Sometimes it can be confusing talking with service providers and manufacturers. There are a lot of options out there, including whether to have a private or public network, and whether or not to use the Internet with or without VLANs. But in many cases, the discussion boils down to the loss profile of the network and the ability of the user or network provider to control that loss. In short, the IP loss ratio (IPLR), or the ratio of delivered packets to lost packets, differs greatly depending on the transmission technology employed. For example, a typical Internet connection may experience an IPLR of 1×10-3, while the loss ratio on a private network on dark fiber can approach 1x10-14 or more (smaller numbers indicate less loss on the network).
It's important to know how prone your networks are to error, but more information is needed if you want to prevent those errors. It is one thing to design a system to recover for random errors that happen occasionally and in no particular order. It is another thing to design for errors that occur infrequently and last for several seconds at a time.
Transport providers and equipment manufacturers have invested a lot of time collecting data so that they can create loss profiles. These loss profiles are mathematical descriptions of the likelihood of any particular kind of losses and the distribution of those losses. Once engineers understand the nature of the errors, they can design systems to correct for those errors. Clearly the loss profile of the Internet is vastly different from the loss profile of a dark fiber point-to-point circuit.
Challenges in video-over-IP transmission
As you can imagine, there are challenges in delivering streaming video over IP networks. One challenge is interoperability.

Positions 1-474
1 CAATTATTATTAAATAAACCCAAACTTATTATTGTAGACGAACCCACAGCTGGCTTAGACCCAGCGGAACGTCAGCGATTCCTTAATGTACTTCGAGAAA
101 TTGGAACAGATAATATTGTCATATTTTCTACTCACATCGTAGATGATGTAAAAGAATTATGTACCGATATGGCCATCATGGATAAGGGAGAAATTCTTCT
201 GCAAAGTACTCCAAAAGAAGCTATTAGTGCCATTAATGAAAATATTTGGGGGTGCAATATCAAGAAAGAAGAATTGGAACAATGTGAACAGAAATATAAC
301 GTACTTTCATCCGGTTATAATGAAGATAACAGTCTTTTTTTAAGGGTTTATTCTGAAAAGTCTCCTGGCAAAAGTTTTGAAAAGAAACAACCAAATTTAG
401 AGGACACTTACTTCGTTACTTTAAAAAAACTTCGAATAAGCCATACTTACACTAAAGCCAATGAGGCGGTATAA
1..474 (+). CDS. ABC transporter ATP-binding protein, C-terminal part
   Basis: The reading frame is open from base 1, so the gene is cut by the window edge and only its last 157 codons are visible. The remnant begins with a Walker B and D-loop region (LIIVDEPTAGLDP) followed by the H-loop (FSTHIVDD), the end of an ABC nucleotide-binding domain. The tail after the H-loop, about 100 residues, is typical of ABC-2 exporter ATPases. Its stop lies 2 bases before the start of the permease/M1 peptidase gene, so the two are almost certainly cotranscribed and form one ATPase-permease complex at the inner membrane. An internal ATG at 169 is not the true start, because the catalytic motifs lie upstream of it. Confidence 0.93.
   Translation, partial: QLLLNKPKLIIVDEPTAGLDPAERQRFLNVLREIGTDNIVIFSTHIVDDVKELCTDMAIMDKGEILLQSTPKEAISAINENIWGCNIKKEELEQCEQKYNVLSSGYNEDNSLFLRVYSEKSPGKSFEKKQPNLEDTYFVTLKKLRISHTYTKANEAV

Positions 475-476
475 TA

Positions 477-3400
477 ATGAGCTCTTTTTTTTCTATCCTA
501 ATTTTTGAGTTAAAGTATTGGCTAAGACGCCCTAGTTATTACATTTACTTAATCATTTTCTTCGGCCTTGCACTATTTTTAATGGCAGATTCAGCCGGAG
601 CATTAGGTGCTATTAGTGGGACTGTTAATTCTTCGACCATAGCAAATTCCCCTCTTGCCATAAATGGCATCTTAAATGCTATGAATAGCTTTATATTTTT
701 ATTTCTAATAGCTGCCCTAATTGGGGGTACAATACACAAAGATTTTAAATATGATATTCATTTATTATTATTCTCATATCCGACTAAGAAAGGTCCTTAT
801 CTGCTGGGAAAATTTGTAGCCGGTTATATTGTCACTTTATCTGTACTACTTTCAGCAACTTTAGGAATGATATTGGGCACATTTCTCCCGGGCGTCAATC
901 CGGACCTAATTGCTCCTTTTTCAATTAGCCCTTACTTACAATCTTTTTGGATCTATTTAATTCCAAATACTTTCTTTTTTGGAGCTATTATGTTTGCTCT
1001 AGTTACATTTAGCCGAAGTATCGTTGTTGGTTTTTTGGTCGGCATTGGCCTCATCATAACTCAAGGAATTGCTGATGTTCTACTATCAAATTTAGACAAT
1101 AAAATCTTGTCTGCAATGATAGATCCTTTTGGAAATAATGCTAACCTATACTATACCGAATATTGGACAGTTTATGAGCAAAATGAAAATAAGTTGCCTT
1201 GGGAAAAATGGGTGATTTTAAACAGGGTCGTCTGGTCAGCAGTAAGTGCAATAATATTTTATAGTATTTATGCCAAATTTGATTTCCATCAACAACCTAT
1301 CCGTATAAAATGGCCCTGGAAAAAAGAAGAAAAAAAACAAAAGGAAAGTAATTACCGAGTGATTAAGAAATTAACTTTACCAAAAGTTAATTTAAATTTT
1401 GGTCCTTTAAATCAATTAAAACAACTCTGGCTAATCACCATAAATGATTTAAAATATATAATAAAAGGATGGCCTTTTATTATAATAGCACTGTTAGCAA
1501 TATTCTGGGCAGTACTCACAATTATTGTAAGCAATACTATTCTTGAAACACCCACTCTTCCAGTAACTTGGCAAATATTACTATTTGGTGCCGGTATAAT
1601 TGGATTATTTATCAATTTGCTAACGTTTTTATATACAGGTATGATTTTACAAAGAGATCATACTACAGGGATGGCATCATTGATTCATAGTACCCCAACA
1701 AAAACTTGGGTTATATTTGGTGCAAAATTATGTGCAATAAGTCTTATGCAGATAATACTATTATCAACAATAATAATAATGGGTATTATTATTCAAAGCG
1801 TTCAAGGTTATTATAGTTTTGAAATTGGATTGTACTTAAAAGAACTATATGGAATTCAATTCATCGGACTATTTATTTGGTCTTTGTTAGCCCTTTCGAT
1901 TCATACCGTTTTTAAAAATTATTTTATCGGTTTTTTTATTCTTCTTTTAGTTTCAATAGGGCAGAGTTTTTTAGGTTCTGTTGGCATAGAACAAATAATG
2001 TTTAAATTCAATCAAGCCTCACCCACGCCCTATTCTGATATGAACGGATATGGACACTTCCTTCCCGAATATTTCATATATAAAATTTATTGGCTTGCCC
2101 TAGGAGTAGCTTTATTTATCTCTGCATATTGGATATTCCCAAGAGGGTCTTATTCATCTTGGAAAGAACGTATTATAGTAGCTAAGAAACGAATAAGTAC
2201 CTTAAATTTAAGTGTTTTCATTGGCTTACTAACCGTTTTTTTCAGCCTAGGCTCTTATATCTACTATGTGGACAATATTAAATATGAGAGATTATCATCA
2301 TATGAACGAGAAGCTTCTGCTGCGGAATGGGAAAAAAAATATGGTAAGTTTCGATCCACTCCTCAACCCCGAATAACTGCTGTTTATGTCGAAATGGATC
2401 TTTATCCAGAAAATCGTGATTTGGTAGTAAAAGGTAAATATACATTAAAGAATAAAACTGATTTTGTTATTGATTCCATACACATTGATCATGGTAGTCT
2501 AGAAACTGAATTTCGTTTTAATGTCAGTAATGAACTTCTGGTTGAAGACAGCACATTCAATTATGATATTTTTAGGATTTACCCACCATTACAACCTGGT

If you're designing a system that transports video over IP within a single company from one point to another, then interoperability is a nonissue. You decide on the video standards, compression standards, forward error correction (FEC) method and Internet standards.
On the other hand, if you are working with a system that transports video between different entities, or even within different branches of the same entity that use different corporate standards, then you may face some challenges. Of course, the issue of interoperability is not new for broadcast engineers, but video over IP adds a few new parameters:
- Video standards If you are sending a type of video that is not supported by the receiving equipment, then obviously the system will not work.
- Compression standards As with video standards, it's not a good idea to use incompatible compression standards between the sender and the receiver. Feeding MPEG4 into an MPEG-2 decoder will not achieve acceptable results. Achieving interoperability across different MPEG2 systems — while much better than in the past — may occasionally cause problems. If you are building one of these systems, be sure to test compatibility between differing encoder and decoder combinations.
- FEC standards Recently, SMPTE produced a standard (SMPTE 2022) for the use of FEC over packetized networks. The DVB has also done some work in describing FEC methods. It is important to use standardized FEC if you want to ensure that error correction capabilities function correctly when interoperating between different equipment manufacturers.
- Internet standards SMPTE 2022 describes a standardized way of mapping MPEG-2 transport streams onto IP. Of course, if the sender and receiver use different IP transmission schemes, then interoperability issues will result.
Overall, the good news is that standards exist to resolve these interoperability issues. Manufacturers and service providers are working together to ensure that video-over-IP installations go smoothly. Many events you watch on television today have been transported over packetized networks, so if someone approaches you about transporting video using packetized networks, you should know that it can be done with high-quality results.
Brad Gilmer is president of Gilmer & Associates, executive director of the Advanced Media Workflow Association and executive director of the Video Services Forum.